An increasing number of services offered in the cybercrime underground allow miscreants to purchase access to hacked computers at specific organizations. For just a few dollars, these services offer the ability to buy your way inside of Fortune 500 company networks.
The service I examined for this post currently is renting access to nearly 17,000 computers worldwide, although almost 300,000 compromised systems have passed through this service since its inception in early 2010. All of the machines for sale have been set up by their legitimate owners to accept incoming connections via the Internet, using the Remote Desktop Protocol (RDP), a service built into Microsoft Windows machines that gives the user graphical access to the host PC’s desktop. Businesses often turn on RDP for server and desktop systems that they wish to use remotely, but if they do so using a username and password that is easily guessed, those systems will soon wind up for sale on services like this one.
Pitching its wares with the slogan, “The whole world in one service,” Dedicatexpress.com advertises hacked RDP servers on several cybercrime forums. Access is granted to new customers who contact the service’s owner via instant message and pay a $20 registration fee via WebMoney, a virtual currency. The price of any hacked server is calculated based on several qualities, including the speed of its processor and the number of processor cores, the machine’s download and upload speeds, and the length of time that the hacked RDP server has been continuously available online (its “uptime”).
Though it is not marketed this way, the service allows users to search for hacked RDP servers by entering an Internet address range, an option that comes in handy if you are looking for computers inside of specific organizations. For instance, I relied on a list of the IP address ranges assigned to the companies in the current Fortune 500 listing (special thanks to online banking security vendor Greenway Solutions for their help on this front).
I made it about halfway through the list of companies in the Fortune 100 with names beginning in “C” when I found a hit: A hacked RDP server at Internet address space assigned to networking giant Cisco Systems Inc. The machine was a Windows Server 2003 system in San Jose, Calif., being sold for $4.55 (see screenshot below). You’ll never guess the credentials assigned to this box: Username: “Cisco,”; password: “Cisco”. Small wonder that it was available for sale via this service. A contact at Cisco’s security team confirmed that the hacked RDP server was inside of Cisco’s network; the source said that it was a “bad lab machine,” but declined to offer more details.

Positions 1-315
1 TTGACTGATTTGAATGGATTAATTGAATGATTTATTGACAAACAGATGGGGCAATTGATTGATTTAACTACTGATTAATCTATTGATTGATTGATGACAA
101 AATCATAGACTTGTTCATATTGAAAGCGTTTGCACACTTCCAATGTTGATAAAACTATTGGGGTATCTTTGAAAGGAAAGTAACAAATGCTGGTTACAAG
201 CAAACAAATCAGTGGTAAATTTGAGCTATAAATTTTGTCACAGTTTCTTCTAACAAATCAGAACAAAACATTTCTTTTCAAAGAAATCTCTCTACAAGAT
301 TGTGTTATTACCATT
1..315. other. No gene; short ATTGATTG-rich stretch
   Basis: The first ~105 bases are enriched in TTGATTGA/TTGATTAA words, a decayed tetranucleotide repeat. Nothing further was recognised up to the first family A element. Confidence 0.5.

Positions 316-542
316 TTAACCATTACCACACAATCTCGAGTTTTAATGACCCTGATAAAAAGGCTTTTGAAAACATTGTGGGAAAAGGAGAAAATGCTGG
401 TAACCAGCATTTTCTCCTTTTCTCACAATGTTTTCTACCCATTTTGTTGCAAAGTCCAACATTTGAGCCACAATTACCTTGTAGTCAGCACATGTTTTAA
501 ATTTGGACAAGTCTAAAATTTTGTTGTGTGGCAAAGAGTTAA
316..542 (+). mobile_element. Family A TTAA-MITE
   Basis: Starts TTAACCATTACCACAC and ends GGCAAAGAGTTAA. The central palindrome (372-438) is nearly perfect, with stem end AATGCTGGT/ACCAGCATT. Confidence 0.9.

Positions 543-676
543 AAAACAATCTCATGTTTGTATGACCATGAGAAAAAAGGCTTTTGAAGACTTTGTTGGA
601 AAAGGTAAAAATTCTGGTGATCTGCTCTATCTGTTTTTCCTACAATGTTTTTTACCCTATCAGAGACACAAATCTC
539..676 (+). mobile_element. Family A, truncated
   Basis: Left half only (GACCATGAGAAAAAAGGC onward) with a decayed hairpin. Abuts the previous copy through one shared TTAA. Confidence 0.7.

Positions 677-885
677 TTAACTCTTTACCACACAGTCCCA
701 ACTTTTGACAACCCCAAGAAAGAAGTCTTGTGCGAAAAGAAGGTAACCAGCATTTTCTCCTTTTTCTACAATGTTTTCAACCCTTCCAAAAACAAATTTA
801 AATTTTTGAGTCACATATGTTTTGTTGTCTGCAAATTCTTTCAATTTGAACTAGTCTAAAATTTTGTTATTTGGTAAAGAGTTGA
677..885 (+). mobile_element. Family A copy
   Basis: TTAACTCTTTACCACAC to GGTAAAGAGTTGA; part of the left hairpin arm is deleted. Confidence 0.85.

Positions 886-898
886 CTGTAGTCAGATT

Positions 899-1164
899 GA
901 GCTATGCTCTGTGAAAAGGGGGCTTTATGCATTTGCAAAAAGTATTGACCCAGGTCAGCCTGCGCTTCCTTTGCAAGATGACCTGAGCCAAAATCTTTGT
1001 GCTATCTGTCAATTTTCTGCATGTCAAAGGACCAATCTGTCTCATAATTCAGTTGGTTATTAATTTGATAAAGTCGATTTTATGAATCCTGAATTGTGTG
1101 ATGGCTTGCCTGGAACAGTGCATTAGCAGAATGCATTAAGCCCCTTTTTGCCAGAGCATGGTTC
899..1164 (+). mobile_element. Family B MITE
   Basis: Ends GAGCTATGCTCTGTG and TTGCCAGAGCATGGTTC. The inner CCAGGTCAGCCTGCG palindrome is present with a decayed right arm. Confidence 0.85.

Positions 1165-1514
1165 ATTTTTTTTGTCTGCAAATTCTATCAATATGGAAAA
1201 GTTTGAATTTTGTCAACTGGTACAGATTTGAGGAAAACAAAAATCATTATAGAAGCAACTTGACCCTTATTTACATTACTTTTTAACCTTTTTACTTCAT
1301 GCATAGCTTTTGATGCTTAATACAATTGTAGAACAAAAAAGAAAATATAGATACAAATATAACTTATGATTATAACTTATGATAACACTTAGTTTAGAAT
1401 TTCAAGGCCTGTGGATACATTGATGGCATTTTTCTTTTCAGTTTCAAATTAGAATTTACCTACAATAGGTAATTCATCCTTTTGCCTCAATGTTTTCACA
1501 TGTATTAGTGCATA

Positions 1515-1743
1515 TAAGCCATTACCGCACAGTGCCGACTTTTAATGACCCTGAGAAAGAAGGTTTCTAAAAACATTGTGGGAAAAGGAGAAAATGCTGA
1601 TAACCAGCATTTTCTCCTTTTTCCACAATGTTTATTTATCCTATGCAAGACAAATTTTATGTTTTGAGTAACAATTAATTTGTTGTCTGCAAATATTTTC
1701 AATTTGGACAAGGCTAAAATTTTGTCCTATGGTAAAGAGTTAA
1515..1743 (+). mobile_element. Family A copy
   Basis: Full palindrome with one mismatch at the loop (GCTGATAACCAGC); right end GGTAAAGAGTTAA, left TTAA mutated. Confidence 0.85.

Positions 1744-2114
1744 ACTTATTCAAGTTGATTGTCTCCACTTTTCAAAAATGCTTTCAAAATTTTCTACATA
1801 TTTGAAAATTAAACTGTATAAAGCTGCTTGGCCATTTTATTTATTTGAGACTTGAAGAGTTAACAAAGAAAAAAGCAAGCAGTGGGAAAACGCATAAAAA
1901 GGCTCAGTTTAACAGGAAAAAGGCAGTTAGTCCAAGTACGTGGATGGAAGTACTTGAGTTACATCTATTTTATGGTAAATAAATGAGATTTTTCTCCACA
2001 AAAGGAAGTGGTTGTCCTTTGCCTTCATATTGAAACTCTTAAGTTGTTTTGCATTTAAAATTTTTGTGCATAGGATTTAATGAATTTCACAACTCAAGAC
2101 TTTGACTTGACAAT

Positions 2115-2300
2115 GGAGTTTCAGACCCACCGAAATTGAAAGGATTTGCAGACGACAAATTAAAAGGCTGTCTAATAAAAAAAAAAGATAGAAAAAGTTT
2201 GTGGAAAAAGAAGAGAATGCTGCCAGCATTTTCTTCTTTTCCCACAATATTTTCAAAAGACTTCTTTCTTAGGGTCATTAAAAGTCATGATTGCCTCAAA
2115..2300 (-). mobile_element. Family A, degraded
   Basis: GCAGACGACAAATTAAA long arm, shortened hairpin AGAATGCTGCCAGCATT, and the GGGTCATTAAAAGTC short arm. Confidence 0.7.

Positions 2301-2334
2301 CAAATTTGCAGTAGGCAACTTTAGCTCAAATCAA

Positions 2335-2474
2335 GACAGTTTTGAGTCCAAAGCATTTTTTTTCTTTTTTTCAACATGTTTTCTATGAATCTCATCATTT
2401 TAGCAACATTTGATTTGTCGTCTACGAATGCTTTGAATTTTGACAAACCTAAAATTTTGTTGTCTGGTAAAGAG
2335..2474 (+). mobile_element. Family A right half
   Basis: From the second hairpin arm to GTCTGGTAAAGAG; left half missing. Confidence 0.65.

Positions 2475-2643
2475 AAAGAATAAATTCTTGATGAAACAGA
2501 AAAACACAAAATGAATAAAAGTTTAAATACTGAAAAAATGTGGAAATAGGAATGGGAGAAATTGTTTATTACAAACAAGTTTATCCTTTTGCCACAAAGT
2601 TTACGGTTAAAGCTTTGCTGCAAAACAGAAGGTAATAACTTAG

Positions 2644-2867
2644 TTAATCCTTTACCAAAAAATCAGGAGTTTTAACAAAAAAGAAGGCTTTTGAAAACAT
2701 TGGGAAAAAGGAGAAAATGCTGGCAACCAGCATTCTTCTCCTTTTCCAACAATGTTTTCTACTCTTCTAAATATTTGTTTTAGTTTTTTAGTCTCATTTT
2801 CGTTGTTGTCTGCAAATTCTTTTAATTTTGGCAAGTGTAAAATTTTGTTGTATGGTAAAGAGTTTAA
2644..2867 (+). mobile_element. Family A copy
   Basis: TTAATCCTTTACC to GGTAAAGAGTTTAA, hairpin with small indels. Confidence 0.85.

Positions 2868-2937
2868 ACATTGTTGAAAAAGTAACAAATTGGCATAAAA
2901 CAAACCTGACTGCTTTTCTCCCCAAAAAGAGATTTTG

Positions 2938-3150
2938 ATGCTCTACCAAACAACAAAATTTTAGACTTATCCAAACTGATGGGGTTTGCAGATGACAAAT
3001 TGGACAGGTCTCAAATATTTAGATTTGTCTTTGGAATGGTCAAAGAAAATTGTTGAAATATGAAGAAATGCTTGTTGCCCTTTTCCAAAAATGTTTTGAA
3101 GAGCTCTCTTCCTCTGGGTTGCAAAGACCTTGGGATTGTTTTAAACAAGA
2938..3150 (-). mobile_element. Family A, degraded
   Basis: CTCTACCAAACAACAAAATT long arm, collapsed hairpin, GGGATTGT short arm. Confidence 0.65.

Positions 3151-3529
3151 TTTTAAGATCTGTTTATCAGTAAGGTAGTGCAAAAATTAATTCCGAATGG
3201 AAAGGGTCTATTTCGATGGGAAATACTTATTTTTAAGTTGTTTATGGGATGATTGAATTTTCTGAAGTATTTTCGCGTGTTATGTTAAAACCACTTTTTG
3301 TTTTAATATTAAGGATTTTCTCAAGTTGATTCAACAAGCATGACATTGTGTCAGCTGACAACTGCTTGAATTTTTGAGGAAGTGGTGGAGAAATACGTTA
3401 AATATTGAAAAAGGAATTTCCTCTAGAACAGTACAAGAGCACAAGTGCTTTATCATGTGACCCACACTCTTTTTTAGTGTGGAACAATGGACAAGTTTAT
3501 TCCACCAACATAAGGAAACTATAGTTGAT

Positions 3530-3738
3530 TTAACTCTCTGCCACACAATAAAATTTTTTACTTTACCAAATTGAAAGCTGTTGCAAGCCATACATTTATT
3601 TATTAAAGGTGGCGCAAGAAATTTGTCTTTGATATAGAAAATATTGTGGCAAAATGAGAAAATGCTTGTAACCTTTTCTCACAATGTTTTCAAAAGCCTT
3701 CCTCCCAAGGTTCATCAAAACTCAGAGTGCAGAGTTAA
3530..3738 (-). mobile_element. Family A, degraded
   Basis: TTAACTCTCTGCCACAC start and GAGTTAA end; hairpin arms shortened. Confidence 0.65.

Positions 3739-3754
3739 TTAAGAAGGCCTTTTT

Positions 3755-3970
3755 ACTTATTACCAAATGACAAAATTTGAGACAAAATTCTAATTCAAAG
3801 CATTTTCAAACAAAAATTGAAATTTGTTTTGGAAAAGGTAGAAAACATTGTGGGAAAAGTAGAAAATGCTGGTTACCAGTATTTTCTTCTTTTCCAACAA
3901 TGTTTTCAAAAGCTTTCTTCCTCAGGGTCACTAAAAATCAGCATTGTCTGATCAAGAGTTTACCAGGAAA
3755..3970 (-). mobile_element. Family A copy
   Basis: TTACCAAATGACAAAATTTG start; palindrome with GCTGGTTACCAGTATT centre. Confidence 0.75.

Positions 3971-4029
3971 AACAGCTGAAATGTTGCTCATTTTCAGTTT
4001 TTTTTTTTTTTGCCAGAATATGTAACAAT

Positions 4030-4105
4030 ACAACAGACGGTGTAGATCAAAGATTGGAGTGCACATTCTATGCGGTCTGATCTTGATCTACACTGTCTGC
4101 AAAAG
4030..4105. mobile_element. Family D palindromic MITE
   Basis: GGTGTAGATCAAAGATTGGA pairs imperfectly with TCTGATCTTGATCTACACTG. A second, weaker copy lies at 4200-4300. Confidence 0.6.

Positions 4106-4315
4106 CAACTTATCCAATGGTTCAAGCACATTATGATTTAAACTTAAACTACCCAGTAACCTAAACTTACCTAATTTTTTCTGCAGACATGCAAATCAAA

Dedicatexpress works directly with hackers who earn commissions for selling the RDP machines to the service (see screenshot below). The number beside each seller’s name indicates how many servers he has sold to dedicatexpress.com. The service says it will not buy RDP servers from Russia, probably because its proprietors are from that country and do not wish to antagonize Russian law enforcement officials (the site is in Russian but the images pictured here are from Google-translated versions of the pages).
Sellers can specify how the servers that they contribute may be used, and very often state that their RDP servers may not be used for particular activities, such as online gambling, PayPal or dating scams. Buyers may also be limited to running regular user accounts on the hacked systems, barring them from installing many types of software (the Cisco server sold above granted the buyer administrative rights).
Before a server can be purchased, the service prompts buyers to use its built-in system for checking the reputation of the hacked RDP installation. I ran a check on the Cisco box and found that it had already been blacklisted by 10 out of 15 popular services that track malicious activity online, such as spam and malware hosting. Not to worry, though: The service’s operators assure buyers that “if you have any problems with the remote server you have just purchased, you will always be able to file a ticket with technical support and we will be happy to assist you.”
- Hacked Via RDP: Really Dumb Passwords
Businesses spend billions of dollars annually on software and hardware to block external cyberattacks, but a shocking number of these same organizations shoot themselves in the foot by poking gaping holes in their digital defenses and then advertising those vulnerabilities to attackers. Today’s post examines an underground service which rents access to hacked PCs at organizations that make this all-too-common mistake.